The Navy and the Marine Corps are teaming up to streamline command and control of amphibious and crisis response elements in Indo-Pacific, creating a new task force that will experiment with new maritime concepts and technologies.

Task Force 76/3 blends the staff of the Navy’s Expeditionary Strike Group 7 and the 3rd Marine Expeditionary Brigade ahead of a year-plus campaign to understand what future naval operations in the Pacific ought to look like.

The move is similar to the 2016 creation of an integrated staff in U.S. Central Command and the standup this spring of Task Force 61 Naval Amphibious Forces Europe/2nd Marine Division to consolidate Blue-Green forces in Europe for amphibious operations and reconnaissance/counter-reconnaissance exercises.

“Merging the two staffs simply makes sense. It’s an idea that’s really well-suited to this region,” Rear Adm. Derek Trinque, commander of Task Force 76/3, said in a Navy news release. “A command that is truly a Navy and Marine Corps team provides the most capable and most ready force to commanders in the key maritime terrain of the Indo-Pacific.”

Task Force 76/3 aims to better prepare forces for the full scope of operations, from humanitarian and disaster response to high intensity conflict, according to Trinque and Marine Corps Brig. Gen. Fridrik Fridriksson, Task Force 76/3 deputy commander.

“We can position things correctly, we can position things smartly, and also we can very quickly integrate from the ships to the shore and back again, monitor aircraft, all those types of things,” Fridriksson told reporters Monday. “So, this is one of the experimentations that they’ve asked us to do.”

Previously, though Expeditionary Strike Group 7 and 3rd Marine Expeditionary Brigade would deploy together at sea, they had separate staffs: separate operations planners, separate intelligence divisions, separate logistics streams, separate communications and IT divisions and more.

Now, rather than the Navy having an N staff and the Marines having a G staff, the combined L staffs — L for littoral operations — will leverage the best personnel and practices from each service.

“Where we would look at things differently and perhaps send reports up two separate chains of command, we’re now pooling those talents and using the information and the intelligence gains better,” Trinque told reporters.

Navy and Marine leadership in the Pacific wanted to ensure the team is considering everything — “whether it’s communication systems, whether it’s logistics systems, whether it’s operational, whether it’s all the new weapons and technology — how we’re employing these … in such a way that we can fully demonstrate the power of this integrated task force,” Fridriksson said.

The task force will have an opportunity to test out some of these naval integration concepts for the first time Oct. 1 as part of exercise Noble Fusion 22.2. Additionally, the task force will take part in Exercise KAMANDAG near the Philippines Oct. 3 to support the 3rd Marine Division, as well as other exercises throughout the fall and real-world operations as they emerge.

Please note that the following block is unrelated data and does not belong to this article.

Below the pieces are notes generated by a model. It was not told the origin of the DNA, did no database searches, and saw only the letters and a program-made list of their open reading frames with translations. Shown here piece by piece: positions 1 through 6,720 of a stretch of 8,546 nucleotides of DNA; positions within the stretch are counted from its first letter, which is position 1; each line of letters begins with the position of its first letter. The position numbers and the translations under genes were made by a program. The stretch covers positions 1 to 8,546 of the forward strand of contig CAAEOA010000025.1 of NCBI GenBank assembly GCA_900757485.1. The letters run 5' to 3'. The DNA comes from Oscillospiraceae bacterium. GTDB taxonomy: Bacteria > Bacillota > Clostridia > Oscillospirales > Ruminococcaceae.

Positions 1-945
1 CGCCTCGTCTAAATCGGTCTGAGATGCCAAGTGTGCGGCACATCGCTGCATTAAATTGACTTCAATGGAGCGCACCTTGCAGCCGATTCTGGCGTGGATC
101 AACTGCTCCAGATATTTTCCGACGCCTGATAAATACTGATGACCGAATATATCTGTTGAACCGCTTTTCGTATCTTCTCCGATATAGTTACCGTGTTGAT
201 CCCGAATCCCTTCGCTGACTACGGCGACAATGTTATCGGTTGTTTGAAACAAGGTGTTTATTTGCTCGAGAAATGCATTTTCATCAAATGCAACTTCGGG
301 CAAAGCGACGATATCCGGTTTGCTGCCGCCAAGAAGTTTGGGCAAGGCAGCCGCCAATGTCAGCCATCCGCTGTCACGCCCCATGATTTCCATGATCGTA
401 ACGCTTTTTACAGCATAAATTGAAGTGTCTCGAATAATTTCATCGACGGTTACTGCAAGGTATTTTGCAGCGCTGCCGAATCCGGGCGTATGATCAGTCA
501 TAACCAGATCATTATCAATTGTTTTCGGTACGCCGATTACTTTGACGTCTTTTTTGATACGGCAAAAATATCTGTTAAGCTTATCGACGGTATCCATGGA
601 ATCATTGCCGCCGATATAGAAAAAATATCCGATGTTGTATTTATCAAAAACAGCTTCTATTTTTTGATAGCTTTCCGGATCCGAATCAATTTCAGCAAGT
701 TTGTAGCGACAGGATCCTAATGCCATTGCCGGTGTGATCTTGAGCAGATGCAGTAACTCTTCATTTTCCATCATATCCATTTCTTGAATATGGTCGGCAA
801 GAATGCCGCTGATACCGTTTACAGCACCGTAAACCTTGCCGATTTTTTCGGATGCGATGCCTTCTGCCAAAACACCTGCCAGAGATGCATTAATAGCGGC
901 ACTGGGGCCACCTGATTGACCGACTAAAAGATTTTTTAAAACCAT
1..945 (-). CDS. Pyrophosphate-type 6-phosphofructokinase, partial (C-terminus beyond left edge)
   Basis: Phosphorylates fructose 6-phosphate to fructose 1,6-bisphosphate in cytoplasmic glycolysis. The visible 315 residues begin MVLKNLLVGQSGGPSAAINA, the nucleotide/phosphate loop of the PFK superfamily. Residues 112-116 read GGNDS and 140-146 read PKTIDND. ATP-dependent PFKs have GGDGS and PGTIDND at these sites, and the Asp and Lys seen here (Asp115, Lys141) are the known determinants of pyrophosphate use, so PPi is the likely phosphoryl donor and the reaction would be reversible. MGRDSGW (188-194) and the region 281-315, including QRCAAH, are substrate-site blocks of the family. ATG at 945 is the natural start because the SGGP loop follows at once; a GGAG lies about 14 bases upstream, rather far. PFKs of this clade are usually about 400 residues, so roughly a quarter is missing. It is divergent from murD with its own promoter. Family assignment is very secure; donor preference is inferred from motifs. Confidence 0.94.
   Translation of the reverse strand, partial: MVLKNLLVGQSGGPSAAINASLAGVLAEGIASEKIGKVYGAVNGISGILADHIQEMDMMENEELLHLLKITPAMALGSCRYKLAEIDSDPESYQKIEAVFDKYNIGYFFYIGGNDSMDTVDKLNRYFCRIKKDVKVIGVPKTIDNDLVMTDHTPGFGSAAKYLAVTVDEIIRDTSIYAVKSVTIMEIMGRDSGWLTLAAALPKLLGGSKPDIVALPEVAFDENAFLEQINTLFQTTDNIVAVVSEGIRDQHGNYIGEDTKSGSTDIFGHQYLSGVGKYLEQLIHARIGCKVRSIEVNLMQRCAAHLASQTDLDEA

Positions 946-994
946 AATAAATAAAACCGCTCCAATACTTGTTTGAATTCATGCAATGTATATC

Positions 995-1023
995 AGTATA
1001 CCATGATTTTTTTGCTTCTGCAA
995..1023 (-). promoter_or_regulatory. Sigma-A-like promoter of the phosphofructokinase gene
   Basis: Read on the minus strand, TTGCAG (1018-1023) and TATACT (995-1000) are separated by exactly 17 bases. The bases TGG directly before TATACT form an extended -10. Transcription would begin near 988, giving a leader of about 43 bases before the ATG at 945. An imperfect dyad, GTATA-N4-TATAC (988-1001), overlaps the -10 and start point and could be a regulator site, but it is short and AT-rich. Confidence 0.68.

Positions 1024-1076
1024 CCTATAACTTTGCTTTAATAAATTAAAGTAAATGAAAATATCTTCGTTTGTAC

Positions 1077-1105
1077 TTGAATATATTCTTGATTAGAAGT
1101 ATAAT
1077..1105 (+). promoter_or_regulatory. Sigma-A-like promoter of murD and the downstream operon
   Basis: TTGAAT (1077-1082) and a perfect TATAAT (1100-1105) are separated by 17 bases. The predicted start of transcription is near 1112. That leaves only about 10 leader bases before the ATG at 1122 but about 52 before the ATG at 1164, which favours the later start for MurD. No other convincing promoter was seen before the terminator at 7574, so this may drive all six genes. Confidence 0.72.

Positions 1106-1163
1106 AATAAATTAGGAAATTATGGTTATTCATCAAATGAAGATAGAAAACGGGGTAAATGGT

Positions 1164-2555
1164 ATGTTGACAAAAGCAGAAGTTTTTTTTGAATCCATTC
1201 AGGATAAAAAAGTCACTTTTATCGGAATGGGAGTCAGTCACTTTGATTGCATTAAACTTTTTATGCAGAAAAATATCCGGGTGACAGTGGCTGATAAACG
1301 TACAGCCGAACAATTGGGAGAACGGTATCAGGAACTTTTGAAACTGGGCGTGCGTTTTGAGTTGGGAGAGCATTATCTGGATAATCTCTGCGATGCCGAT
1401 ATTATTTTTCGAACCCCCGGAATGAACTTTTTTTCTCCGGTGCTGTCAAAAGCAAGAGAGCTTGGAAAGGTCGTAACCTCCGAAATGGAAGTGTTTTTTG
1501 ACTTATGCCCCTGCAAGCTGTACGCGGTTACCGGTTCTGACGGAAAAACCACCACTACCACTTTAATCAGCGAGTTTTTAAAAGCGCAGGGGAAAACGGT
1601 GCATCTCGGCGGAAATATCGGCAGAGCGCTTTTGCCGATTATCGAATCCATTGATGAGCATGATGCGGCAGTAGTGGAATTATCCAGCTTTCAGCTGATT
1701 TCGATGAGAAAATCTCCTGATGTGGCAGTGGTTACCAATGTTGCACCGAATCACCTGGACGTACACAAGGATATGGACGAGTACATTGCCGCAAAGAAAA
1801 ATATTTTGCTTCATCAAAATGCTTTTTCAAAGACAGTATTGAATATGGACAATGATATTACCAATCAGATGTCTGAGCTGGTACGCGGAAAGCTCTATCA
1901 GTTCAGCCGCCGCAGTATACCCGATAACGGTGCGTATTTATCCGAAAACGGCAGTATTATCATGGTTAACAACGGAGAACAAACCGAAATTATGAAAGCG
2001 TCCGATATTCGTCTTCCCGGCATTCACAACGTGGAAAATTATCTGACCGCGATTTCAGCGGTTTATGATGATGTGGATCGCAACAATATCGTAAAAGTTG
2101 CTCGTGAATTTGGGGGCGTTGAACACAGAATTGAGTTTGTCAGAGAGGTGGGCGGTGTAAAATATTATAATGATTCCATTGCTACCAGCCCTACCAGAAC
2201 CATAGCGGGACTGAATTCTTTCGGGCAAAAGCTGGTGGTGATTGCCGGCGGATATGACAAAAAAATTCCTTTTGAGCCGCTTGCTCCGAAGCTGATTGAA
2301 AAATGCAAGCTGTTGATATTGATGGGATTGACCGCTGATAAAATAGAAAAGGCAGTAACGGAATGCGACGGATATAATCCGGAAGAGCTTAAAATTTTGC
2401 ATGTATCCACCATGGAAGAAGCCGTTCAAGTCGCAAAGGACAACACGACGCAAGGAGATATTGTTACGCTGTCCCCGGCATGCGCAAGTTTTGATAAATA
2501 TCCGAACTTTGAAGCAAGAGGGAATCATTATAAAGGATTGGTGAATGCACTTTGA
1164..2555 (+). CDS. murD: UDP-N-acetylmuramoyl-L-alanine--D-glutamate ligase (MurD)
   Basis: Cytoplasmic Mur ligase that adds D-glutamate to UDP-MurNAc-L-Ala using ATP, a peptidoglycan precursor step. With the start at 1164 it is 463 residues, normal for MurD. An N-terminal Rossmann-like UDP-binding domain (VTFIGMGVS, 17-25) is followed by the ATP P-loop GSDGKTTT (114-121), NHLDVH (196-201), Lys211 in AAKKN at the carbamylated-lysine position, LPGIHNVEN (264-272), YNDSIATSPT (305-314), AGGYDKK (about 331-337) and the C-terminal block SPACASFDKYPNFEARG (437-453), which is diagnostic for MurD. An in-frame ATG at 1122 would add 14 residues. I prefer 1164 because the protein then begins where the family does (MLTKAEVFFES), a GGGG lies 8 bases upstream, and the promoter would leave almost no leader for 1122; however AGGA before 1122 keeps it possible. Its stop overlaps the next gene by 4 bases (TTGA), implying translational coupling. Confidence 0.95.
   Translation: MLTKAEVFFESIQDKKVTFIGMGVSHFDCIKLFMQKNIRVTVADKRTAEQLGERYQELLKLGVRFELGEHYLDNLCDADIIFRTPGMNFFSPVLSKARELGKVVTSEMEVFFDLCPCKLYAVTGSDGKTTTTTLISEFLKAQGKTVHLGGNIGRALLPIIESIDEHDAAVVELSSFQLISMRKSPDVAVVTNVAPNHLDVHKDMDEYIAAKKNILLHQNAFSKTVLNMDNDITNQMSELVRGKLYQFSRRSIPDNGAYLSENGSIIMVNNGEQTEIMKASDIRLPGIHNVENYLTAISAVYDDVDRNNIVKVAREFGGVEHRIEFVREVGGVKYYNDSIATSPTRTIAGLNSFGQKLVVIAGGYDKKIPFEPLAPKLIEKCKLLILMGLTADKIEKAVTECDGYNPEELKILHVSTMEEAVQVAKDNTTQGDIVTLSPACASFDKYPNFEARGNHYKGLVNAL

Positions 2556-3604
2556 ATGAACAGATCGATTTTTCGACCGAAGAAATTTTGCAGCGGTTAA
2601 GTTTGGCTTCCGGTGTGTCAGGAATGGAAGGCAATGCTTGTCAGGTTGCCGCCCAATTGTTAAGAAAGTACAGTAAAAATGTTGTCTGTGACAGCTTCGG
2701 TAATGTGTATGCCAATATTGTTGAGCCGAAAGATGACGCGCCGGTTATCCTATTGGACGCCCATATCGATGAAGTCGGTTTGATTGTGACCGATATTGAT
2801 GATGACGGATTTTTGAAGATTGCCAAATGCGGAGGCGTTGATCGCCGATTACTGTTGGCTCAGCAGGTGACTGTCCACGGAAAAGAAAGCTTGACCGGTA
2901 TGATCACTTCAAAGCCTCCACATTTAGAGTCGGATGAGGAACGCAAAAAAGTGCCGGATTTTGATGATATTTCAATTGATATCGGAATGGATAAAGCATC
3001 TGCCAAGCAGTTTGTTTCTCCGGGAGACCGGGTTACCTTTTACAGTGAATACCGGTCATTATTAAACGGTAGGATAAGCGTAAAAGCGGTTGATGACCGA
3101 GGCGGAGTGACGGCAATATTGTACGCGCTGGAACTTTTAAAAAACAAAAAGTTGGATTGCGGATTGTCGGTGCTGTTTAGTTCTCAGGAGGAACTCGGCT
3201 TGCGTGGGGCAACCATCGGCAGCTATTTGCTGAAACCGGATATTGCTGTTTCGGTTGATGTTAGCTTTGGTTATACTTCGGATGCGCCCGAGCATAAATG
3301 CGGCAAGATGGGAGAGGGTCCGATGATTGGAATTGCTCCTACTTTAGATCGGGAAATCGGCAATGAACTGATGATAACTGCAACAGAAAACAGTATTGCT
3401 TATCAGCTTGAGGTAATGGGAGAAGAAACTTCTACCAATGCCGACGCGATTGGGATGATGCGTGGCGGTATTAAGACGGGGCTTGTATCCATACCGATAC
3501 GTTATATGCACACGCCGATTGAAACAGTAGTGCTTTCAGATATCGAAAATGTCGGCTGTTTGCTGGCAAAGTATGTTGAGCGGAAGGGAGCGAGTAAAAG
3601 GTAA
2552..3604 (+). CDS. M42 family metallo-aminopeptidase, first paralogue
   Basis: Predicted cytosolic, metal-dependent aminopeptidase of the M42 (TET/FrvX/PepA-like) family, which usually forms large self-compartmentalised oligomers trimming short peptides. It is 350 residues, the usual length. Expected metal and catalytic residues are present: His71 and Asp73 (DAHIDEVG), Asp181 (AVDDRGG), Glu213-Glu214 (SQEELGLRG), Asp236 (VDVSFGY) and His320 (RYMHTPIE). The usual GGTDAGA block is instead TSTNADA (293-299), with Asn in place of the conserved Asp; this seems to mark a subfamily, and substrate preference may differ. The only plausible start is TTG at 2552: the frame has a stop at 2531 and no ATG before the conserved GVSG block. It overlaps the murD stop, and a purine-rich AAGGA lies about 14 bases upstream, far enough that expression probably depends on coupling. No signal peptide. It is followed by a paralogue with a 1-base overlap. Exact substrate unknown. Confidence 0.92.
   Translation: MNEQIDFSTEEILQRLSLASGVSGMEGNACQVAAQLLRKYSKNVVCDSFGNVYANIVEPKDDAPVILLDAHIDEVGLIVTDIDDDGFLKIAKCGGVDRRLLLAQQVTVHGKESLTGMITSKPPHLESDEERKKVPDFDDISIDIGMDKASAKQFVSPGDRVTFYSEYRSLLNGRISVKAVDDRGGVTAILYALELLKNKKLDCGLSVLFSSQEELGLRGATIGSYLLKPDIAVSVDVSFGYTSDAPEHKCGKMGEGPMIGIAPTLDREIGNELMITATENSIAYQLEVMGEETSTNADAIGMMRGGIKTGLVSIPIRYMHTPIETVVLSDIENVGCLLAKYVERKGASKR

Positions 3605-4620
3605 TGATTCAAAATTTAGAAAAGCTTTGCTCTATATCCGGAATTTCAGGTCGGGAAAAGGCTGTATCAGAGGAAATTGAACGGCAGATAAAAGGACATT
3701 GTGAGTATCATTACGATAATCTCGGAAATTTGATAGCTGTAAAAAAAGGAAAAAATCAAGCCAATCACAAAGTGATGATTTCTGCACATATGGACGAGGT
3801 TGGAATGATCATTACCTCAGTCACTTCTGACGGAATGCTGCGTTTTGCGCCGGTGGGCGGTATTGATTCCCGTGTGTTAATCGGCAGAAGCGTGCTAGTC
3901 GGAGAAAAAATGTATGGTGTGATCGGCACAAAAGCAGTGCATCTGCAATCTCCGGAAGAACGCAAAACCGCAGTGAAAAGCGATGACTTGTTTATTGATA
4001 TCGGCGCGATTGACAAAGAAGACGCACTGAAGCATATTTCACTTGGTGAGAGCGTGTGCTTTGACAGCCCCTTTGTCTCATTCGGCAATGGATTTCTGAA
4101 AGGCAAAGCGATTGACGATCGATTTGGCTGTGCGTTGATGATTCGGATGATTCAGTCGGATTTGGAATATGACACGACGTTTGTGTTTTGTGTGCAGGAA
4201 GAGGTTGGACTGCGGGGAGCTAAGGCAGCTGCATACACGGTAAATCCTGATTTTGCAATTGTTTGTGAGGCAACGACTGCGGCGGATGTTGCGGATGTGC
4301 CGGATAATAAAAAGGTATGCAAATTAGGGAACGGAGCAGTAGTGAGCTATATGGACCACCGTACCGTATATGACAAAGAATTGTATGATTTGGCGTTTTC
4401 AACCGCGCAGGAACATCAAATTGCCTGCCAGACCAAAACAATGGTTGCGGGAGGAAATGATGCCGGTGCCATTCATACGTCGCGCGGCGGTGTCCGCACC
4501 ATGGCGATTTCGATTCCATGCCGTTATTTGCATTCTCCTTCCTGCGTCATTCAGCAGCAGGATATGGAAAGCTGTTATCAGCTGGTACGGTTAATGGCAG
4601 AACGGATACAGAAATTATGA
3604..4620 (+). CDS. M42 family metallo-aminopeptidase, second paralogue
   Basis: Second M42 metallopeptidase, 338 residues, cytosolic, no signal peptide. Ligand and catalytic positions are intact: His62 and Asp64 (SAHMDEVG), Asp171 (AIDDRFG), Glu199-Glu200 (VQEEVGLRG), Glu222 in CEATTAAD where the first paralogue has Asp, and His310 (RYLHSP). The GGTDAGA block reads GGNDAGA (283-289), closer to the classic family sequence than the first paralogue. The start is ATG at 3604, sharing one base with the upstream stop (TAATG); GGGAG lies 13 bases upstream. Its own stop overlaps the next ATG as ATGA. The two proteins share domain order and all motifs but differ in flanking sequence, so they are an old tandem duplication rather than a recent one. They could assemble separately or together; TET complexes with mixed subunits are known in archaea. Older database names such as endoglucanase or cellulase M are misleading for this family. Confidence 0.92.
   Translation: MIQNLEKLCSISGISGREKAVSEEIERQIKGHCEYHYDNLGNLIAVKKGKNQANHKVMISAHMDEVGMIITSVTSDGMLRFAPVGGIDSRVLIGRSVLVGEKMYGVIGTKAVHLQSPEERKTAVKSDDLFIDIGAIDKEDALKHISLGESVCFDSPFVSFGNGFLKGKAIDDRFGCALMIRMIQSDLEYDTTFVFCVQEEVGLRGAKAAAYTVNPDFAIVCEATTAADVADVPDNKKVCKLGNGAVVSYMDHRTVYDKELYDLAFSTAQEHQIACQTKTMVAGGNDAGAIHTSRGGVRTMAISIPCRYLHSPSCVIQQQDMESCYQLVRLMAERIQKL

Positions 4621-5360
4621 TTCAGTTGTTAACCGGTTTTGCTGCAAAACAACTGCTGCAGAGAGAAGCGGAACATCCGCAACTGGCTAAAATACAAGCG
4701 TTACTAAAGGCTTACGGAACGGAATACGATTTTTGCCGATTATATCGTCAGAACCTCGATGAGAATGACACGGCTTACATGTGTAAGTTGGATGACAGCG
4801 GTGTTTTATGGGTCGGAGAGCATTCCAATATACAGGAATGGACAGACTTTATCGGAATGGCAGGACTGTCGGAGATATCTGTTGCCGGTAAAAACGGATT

“The exercises are where we can put a lot of forethought into this and plan it out,” Trinque told reporters. But, “certainly, if a real-world operation happens, we are not going to just come apart and go at things separately. We are together. We’re going to stay together throughout this campaign. And in the end, we’re going to have a more integrated naval force.”

The task force trial period is expected to last through summer 2023. Afterward, senior Navy, Marine Corps and defense leaders will receive feedback on lessons learned from the task force and how to proceed.

The creation of the task force is not in response to any current events, but rather aligns with instruction from Secretary of the Navy Carlos del Toro and Chief of Naval Operations Adm. Michael Gilday for the Navy and the Marine Corps to facilitate readiness and integration of forces, Trinque and Fridriksson said.

“The Navy-Marine Corps team has so many different capabilities,” Trinque told reporters. “And so we can’t afford to have a long lag time to be able to use those capabilities, whether we’re talking about humanitarian assistance and disaster response all the way up to major combat operations. It’s our responsibility to be ready, and be ready when our bosses need us for something.”

In that vein, the team stood up an Integrated Littoral Warfare Center as an ashore command-and-control hub. Trinque, Fridriksson and their staff will have the command and control and the communications systems established there to effectively monitor the region and employ forces as needed.

The Japan-based Expeditionary Strike Group 7 has staff in White Beach, Okinawa, and in Sasebo, and includes Amphibious Squadron 11 along with 7th Fleet’s flagship, amphibious command ship Blue Ridge.

The 3rd Marine Expeditionary Brigade, headquartered at Camp Courtney in Okinawa, consists of air and ground elements that provide crisis response in the Pacific.

Megan Eckstein is the naval warfare reporter at Defense News. She has covered military news since 2009, with a focus on U.S. Navy and Marine Corps operations, acquisition programs and budgets. She has reported from four geographic fleets and is happiest when she’s filing stories from a ship. Megan is a University of Maryland alumna.

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